Dr Kunguma, together with her project team members, recommended the establishment of a Drought Mitigation Unit to be established in the National Disaster Management Centre. The main function of the unit will be to implement the Integrated Drought Management Framework to mitigate, prepare, and monitor drought risks. The participants applauded the facilitators for the development of the plan and the training offered to impart an understanding of the plan. Still debatable is whether the recommendations to establish a Drought Mitigation Unit and the other drought mitigation recommendations will suffice in the near future.  

Written by: Dr Olivia Kunguma
Date: 30 March 2021



DIMTEC Screenshot

 

From the left are the UFS-DiMTEC panellists and the webinar presenter: Prof Joerg Szarzynski, Dr Alice Ncube, Prof Andries Jordaan, and Dr Johannes Belle.

The Disaster Management Institute of Southern Africa (DMISA) held its first virtual Disaster Risk Reduction (DRR) webinar on 17 and 18 March 2021. This webinar replaced the DMISA annual conference, which has been presented face to face since its inception. The first virtual conference indicated the success of the speed with which institutions such as DMISA are innovating and moving with the times in the Fourth Industrial Revolution space. This year's theme was, ‘Impact and influence: enhancing strategy and execution in disaster, risk and resilience management.

Prof Andries Jordaan (of Résilience Globale and a Research Associate with UFS-DiMTEC) chaired a panel discussion on the review of the South African National Disaster Management Framework (NDMF). On the panel was Dr Alice Ncube (UFS-DiMTEC), discussing issues of gender and migration; and Prof Joerg Szarzynski (GLOMOS, UNU-EHS, and Affiliated Associate Professor of UFS-DiMTEC), who discussed disaster response and international liaison. The other panel members were Dr Yvonne Walz, Dr Davis Reddy, and Prof Dewald van Niekerk. Dr Olivia Kunguma, Dr Johannes Belle, and Dr Tlou Raphela actively participated in the discussion and provided valuable information on the review of the disaster management framework.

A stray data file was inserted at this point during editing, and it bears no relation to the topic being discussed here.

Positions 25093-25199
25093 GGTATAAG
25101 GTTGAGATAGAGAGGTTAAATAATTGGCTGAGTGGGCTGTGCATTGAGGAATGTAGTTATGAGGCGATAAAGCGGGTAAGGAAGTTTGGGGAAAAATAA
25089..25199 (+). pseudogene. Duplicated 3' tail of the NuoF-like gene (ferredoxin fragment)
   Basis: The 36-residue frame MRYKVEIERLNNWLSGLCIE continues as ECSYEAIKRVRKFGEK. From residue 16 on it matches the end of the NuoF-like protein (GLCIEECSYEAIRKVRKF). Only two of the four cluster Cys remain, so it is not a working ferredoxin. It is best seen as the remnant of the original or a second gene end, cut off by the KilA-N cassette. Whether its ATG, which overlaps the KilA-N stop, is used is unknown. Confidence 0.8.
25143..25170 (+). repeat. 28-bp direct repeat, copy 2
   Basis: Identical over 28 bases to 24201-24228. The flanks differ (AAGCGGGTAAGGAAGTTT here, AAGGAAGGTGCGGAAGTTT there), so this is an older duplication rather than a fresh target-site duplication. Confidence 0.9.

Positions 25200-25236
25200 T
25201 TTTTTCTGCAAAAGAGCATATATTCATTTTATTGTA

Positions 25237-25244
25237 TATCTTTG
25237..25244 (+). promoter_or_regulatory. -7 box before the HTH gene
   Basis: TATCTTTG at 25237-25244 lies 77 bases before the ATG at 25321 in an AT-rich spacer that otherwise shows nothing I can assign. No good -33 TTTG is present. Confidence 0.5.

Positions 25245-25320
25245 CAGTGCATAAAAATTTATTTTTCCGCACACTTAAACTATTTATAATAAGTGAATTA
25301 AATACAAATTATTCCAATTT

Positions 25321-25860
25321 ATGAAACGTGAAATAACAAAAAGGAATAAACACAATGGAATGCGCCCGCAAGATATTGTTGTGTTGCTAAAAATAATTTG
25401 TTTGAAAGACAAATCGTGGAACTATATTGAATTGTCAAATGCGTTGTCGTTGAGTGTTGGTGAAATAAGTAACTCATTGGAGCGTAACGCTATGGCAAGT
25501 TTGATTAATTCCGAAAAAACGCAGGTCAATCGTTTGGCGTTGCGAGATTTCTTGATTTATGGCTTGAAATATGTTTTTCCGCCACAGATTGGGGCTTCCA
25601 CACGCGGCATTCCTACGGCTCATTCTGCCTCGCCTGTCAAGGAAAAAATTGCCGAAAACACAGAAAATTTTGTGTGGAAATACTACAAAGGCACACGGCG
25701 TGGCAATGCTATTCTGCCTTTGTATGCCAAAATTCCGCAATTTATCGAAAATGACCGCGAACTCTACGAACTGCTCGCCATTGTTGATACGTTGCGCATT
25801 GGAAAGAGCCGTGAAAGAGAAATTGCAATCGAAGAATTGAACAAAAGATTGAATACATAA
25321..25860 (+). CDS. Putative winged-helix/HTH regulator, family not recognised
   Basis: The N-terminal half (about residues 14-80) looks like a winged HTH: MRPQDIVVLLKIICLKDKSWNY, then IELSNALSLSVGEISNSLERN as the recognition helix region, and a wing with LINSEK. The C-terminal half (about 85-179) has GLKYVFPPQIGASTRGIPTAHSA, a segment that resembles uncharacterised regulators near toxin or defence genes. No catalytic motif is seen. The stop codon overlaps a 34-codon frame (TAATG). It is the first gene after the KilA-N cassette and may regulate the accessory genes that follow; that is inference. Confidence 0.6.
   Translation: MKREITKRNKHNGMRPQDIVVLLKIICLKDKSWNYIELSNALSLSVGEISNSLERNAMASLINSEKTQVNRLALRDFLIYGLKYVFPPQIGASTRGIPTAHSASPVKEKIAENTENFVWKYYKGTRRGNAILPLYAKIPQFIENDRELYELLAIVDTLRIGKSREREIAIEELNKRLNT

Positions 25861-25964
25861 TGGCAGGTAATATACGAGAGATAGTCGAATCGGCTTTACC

The panel discussion was part of the ongoing project undertaken by the National Disaster Management Centre to review the NDMF of 2005. This comes in the wake of the current COVID-19 pandemic, which has prompted governments and the global village to rethink the way disaster management is handled, as well as policy shifts in terms of DRR in line with the United Nations and African Union 2030 and 2063 agendas, respectively. This approach was appreciated by the participants and yielded several issues for consideration in the review of the 2005 NDMF.
Screenshot 2On the second day, Dr Johannes Belle presented a paper titled, ‘Turning hazards into opportunities through ecosystem-based disaster risk reduction and climate change adaptation: a case study of Moolmanshoek wetland, Free State province in South Africa’. In his paper, Dr Belle demonstrated that hazards, and sometimes disasters, may offer windows of development opportunity if well managed. He urged participants to watch out for such opportunities with the current COVID-19 pandemic.

Written by: Dr Olivia Kunguma
Date: 19 March 2021

 


2020 was a very volatile year in which the global community was awoken to a period of virtual reality. At UFS-DiMTEC, we also had to adapt. Before the COVID-19 pandemic, it was UFS-DiMTEC’s tradition to have face-to-face contact sessions in January, May, and October. Unfortunately, all of this changed when COVID-19 struck. In 2020, all our contact sessions were held virtually. This year, we were elated when the Dean allowed us to provide the 2021 class of Postgraduate Diploma students with face-to-face contact sessions.

Postgraduate Diploma students 
Dimtec class of 2021
Class of 2021 Postgraduate Diploma students in Disaster Management

The Postgraduate Diploma in Disaster Management (PGDipDM) face-to-face contact session was held from 8 to 12 February 2021. This session was compulsory; however, due to COVID-19 restrictions, some students could not attend. Alternative provision has been made for these students – our state-of-the-art IT department managed to connect them virtually. The lectures were also recorded to provide the students with access to further study, as they will be working remotely and submitting assignments. We also introduced tutorials for the students. Accordingly, the face-to-face class was held concurrently with a virtual class.

To adhere to the COVID-19 regulations and to make sure that the safety and health of our students were maintained, administration issues were handled remotely. The students' movement on campus was also restricted. We also made sure that the lecture hall was always sanitised, with students sitting 1,5 m apart and using the same desk throughout the week.

Forty-five (45) students enrolled for the PGDipDM. The majority of the students were from South Africa. We had four international students from Namibia, Nigeria, the Democratic Republic of the Congo (DRC), and Cameroon.